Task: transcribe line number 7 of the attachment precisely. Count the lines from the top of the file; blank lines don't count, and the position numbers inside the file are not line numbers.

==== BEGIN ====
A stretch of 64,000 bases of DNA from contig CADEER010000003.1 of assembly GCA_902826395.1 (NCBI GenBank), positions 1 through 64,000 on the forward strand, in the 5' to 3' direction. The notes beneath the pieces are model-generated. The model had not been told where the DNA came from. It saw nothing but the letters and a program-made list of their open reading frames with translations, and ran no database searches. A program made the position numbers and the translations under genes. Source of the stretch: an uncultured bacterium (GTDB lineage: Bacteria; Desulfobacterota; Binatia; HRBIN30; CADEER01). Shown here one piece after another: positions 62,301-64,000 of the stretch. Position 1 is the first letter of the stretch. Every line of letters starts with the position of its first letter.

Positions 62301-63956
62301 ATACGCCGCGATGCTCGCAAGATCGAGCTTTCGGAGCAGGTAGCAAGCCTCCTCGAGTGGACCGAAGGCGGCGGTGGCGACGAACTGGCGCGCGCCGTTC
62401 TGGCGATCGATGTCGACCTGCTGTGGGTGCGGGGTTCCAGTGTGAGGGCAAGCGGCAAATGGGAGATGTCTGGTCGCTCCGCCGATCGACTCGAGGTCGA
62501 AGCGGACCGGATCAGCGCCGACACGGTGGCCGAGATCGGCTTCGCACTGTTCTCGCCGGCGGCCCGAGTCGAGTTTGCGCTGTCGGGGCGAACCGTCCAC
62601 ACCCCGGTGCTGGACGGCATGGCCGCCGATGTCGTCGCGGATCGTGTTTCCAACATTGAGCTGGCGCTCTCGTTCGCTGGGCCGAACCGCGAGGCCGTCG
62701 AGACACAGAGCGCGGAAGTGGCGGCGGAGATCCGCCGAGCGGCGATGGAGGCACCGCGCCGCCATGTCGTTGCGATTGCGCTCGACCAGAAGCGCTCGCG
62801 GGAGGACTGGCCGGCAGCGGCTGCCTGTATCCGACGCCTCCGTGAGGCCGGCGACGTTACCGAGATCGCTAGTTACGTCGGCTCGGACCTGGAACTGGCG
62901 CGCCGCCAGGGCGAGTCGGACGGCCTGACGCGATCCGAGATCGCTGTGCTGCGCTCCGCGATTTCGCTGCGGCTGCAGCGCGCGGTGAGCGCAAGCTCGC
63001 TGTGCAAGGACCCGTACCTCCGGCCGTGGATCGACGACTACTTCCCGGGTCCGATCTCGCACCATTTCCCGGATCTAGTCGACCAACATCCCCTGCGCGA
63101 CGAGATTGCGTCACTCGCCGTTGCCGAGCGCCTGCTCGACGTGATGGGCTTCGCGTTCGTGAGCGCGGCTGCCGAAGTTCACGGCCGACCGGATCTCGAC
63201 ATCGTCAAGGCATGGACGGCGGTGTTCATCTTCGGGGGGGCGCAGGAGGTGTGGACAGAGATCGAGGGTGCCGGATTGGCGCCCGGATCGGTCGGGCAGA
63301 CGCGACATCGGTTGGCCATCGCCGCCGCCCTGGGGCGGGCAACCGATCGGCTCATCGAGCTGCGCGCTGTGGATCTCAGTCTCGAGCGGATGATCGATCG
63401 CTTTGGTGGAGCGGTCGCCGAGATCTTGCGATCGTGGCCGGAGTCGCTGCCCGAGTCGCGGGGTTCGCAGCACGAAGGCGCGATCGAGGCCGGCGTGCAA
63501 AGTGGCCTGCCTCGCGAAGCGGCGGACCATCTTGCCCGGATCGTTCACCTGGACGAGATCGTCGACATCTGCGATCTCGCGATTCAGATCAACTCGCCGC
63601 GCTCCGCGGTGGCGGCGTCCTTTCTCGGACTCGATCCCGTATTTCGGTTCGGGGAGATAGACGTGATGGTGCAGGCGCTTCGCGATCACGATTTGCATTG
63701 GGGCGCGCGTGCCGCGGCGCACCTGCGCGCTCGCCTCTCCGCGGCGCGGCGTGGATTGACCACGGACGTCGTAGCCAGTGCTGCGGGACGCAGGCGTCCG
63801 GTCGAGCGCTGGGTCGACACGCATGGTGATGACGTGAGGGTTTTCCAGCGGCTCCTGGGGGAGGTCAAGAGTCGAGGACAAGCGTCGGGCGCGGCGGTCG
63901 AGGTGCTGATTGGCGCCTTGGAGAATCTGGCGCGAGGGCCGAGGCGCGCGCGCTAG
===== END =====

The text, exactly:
62701 AGACACAGAGCGCGGAAGTGGCGGCGGAGATCCGCCGAGCGGCGATGGAGGCACCGCGCCGCCATGTCGTTGCGATTGCGCTCGACCAGAAGCGCTCGCG